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Less Sex, More Drink, Violence Among Pupils

Less Sex, More Drink, Violence Among Pupils

Results from the second National Youth Risk Behavior Survey released April 21 raise questions about the efficacy of government programs aimed at reducing risky behaviors among South African youth.

The survey included self-reported behavior of 10,270 students in grades 8 to 11 from 23 schools in each of the nine South African provinces in 2008. It found slightly fewer children were sexually active (38%) than in 2002 (41%). Among those who were sexually active, there was a significant drop in the proportion who reported more than one partner in the previous three months -- 52% in 2008 versus 70% in 2002. However, the proportion who became pregnant or got someone pregnant during that period increased from 16% in 2002 to 19% in 2008. Condom use increased from 29% to 31% between 2002 and 2008, though researchers noted this change was not statistically significant.

"Part of the problem is that while there has been a lot of money put into promoting safer sex, people on the ground have not been trained to keep up with changes in health education," said Professor Priscilla Reddy, head of the Medical Research Council's Health Promotion Research and Development Unit and the study's principal investigator.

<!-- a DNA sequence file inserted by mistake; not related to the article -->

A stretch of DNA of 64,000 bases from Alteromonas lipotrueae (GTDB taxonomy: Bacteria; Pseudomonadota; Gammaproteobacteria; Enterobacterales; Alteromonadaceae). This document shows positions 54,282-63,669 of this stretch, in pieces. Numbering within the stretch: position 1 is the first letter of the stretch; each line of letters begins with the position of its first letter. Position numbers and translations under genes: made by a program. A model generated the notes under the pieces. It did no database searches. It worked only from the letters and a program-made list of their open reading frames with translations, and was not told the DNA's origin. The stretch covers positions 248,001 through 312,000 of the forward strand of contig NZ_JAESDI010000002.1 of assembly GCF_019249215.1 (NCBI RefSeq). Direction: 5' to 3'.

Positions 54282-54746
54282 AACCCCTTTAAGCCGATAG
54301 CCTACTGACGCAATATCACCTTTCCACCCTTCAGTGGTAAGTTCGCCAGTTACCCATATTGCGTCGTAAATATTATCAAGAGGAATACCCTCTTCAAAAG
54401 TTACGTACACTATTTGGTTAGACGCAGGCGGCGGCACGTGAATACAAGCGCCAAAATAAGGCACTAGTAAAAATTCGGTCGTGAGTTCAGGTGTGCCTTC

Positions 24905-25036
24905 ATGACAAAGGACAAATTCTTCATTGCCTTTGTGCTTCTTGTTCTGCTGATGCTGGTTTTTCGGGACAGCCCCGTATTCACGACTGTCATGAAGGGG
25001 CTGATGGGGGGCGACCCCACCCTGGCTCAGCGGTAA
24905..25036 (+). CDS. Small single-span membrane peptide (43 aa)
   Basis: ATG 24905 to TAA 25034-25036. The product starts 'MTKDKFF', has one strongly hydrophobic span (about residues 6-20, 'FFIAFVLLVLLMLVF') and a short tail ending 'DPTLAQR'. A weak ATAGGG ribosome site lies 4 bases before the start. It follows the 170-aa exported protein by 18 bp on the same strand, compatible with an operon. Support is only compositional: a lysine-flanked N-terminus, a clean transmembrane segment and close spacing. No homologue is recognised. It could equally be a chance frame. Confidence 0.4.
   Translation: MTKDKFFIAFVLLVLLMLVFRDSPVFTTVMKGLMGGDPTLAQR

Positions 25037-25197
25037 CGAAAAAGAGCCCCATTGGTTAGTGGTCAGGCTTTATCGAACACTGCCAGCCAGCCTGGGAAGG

Reddy noted that many intervention programs are not based on sound science. More research is needed to understand what drives risky behavior among youths, and this should then be used to develop more effective prevention programs, she said.

The survey also found nearly a third (29%) of students reported binge drinking in the past month, while 15% said they carried weapons and 19% said they had belonged to gangs during the past six months.

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